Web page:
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Measuring Soil Water Potential for Water Management in Agriculture: A Review
Department of Agro Environmental Science and Technology, University of Bologna, Viale Fanin, 44, Bologna, Italy
Received: 20 January 2010; in revised form: 4 March 2010 / Accepted: 12 April 2010 / Published: 5 May 2010
Abstract: Soil water potential is a soil property affecting a large variety of bio-physical processes, such as seed germination, plant growth and plant nutrition. Gradients in soil water potential are the driving forces of water movement, affecting water infiltration, redistribution, percolation, evaporation and plants’ transpiration. The total soil water potential is given by the sum of gravity, matric, osmotic and hydrostatic potential. The quantification of the soil water potential is necessary for a variety of applications both in agricultural and horticultural systems such as optimization of irrigation volumes and fertilization. In recent decades, a large number of experimental methods have been developed to measure the soil water potential, and a large body of knowledge is now available on theory and applications. In this review, the main techniques used to measure the soil water potential are discussed. Subsequently, some examples are provided where the measurement of soil water potential is utilized for a sustainable use of water resources in agriculture.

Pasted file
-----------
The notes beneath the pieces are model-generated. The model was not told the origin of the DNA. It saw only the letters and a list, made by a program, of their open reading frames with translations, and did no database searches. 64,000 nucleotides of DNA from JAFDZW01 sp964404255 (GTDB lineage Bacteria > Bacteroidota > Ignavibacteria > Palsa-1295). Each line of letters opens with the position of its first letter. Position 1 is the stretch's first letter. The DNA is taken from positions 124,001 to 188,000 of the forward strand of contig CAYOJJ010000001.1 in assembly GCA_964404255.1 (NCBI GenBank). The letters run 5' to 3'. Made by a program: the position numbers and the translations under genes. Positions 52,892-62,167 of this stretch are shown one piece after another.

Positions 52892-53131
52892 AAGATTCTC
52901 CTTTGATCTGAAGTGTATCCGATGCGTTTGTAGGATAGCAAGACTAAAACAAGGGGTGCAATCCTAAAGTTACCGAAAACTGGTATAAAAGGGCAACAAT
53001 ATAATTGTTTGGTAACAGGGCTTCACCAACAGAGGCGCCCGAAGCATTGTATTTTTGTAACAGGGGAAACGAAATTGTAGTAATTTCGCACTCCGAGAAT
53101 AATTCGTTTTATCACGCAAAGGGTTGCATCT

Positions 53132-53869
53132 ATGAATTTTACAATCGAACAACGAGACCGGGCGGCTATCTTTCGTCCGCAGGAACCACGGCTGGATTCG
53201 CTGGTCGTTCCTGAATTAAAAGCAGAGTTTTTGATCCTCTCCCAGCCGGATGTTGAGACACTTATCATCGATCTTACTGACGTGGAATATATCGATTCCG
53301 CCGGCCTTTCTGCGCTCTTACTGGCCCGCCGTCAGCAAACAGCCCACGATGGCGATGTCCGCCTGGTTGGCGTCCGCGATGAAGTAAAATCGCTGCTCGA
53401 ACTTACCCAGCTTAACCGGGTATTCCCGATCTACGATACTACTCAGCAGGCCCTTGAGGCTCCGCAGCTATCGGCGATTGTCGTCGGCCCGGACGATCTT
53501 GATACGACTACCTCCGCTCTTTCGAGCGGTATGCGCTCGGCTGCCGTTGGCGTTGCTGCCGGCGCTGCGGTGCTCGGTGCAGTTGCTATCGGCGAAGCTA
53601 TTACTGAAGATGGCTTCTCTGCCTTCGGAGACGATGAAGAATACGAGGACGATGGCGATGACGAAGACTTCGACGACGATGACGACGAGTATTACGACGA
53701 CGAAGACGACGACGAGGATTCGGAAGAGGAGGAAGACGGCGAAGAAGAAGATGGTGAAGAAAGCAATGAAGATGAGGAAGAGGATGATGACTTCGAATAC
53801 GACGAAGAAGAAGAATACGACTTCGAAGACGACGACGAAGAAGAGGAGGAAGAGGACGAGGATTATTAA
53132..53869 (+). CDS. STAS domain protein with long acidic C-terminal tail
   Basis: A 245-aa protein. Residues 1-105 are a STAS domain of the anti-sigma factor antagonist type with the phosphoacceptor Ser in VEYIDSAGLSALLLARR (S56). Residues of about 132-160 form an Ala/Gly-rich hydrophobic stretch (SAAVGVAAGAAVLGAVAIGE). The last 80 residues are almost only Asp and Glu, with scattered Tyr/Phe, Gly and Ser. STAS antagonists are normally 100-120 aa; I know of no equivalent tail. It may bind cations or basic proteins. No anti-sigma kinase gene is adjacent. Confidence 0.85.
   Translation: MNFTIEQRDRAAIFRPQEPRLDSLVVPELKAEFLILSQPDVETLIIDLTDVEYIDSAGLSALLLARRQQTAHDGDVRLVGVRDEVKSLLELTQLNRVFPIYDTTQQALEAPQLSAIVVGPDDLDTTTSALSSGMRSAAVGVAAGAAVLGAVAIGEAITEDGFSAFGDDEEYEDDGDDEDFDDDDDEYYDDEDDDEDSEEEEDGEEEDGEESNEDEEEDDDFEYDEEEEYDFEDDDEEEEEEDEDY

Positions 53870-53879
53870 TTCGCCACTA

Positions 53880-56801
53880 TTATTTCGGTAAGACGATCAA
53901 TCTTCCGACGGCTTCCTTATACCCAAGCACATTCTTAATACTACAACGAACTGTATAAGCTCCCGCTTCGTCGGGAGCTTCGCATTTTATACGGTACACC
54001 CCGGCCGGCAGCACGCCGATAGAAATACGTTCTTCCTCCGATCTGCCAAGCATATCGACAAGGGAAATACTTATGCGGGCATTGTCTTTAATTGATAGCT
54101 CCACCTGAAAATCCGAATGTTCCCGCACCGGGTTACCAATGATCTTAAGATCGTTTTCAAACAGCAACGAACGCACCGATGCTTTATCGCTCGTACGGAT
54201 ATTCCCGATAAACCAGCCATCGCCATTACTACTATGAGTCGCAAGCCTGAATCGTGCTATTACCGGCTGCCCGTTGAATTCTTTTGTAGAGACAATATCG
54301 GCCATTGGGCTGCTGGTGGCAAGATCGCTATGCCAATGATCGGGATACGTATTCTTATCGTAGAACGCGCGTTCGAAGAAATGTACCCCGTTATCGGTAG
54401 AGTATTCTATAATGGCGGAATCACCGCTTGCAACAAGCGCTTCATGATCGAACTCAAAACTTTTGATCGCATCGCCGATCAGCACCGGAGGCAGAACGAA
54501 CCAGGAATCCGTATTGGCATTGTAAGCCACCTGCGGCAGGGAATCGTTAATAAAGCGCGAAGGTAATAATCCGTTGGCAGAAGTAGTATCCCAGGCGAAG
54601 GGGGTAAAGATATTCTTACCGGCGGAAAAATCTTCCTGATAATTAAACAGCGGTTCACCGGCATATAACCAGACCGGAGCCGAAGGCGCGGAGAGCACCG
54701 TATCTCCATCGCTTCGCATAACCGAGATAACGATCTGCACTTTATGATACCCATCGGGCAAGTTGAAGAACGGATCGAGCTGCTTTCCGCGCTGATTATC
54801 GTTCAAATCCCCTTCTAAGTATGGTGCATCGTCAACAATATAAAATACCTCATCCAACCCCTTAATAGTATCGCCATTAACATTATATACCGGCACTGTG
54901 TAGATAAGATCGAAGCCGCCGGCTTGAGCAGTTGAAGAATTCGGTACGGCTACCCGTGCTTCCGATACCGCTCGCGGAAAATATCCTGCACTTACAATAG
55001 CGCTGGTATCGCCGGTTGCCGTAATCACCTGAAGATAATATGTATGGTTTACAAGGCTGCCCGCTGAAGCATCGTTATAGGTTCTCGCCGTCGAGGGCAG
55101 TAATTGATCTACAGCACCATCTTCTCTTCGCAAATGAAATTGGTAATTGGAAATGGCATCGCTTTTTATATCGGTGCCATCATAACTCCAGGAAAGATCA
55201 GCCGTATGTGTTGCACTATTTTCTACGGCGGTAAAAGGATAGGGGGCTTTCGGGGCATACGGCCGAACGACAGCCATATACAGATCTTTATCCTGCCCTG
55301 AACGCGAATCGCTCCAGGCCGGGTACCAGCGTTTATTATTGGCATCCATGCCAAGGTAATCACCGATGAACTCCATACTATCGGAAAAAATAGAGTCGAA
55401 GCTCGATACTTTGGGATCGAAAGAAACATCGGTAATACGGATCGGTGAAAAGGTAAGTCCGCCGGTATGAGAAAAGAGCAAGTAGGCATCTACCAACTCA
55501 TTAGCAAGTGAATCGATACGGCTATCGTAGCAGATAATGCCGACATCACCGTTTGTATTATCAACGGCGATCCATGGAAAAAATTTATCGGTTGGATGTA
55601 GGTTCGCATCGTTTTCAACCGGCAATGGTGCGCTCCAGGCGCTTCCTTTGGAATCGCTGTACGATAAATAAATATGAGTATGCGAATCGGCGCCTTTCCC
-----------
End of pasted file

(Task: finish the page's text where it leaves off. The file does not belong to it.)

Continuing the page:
Keywords: soil water potential; water use; irrigation; agriculture
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Bittelli, M. Measuring Soil Water Potential for Water Management in Agriculture: A Review. Sustainability 2010, 2, 1226-1251.
Bittelli M. Measuring Soil Water Potential for Water Management in Agriculture: A Review. Sustainability. 2010; 2(5):1226-1251.
Bittelli, Marco. 2010. "Measuring Soil Water Potential for Water Management in Agriculture: A Review." Sustainability 2, no. 5: 1226-1251.